Eating disorders are a type of ailment that cause troubling eating habits and unnecessary anguish or anxiety about putting on extra weight. It can either cause excessive or scarce consumption of food, eventually resulting in damage to the patient’s health. If not treated early on, it can be fatal as well.
What causes eating disorders?
Though the exact reason for eating disorders is yet to be found, most of them can be traced to a combination of psychological, social, and biological factors:
Sometimes it might be due to a biological problem and thus people who have a family history of binge eating, or who have been brought up with an erratic food habit, run the risk of being impacted by this ailment more than others.
Psychological: It can be due to certain hidden mental pressure or psychological problem, especially amongst teenagers and young adults.
- Obsessive-compulsive disorder.
- Some traumatic incident in life.
- Family upbringing causing an obsession with the figure and looks.
- Lack of confidence.
Societal: It can also be due to the environment or society the person is living in.
- An intense focus on the person’s appearance
- Pressure to participate in extra-curricular activities demanding body fitness.
- Peer pressure.
- Lack of a healthy support system
While it is tough to accept that one may have an eating disorder and then seek help for it, with proper assistance, the person can overcome it. In case of dire scenarios, hospitalization might be required. The biggest challenge with this disease is that it is not easy to differentiate between a person struggling to fight this disease and a healthy person.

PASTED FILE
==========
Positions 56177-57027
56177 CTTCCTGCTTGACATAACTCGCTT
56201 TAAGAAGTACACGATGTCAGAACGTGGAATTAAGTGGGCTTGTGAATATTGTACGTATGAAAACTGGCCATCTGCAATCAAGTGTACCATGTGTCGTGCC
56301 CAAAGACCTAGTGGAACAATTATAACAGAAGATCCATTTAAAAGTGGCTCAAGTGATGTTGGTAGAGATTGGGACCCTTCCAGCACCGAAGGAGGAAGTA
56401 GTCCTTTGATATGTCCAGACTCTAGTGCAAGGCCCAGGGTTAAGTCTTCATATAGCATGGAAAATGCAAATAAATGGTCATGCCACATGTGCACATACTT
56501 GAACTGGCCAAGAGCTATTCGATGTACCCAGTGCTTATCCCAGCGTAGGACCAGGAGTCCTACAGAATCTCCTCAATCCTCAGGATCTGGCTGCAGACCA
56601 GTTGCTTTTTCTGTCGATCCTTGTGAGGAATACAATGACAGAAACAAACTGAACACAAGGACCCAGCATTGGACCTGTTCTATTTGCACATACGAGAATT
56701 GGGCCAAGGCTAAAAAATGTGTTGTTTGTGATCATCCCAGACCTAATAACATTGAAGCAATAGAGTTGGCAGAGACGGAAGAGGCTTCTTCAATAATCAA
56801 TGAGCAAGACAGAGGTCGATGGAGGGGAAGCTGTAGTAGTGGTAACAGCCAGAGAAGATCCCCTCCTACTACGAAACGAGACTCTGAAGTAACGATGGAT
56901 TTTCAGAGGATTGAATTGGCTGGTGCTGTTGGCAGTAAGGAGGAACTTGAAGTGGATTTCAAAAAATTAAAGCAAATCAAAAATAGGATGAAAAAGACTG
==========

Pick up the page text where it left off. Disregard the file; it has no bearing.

Who is at risk of developing an eating disorder?
Certain physical, socio-economic, psychological, and even environmental factors increase the susceptibility of an individual to eating disorders. However, there can be others also who are also at a high risk, such as those obsessed with their body image, or aiming for a perfect figure by means of excessive dieting or rigorous exercise regimes.
- Excessive dieting: While dieting is not an evil, extreme dieting or being obsessed with dieting is not good. The moment you feel that you or family member associate self-worth to dieting, it is time to seek help.
- Life transition: Often, when we are going through some significant transition in life, our mind is stressed out. Many people resort to binge-eating to relax and divert their minds. If not controlled in time, these people can easily become vulnerable.
- Age: Teenagers are at high risk of being susceptible to eating disorders; mostly due to peer pressure. While healthy and planned weight loss is good, if your child is obsessed with dieting and his or her body weight, then it should be a cause for worry.
- Gender: Both men and women are vulnerable to eating disorders. Trying to fit into structured roles of masculinity and feminity, both genders can push themselves too hard, making them vulnerable to eating disorders. So, this is more to do with societal pressure and the psychological framework than the gender of the patient.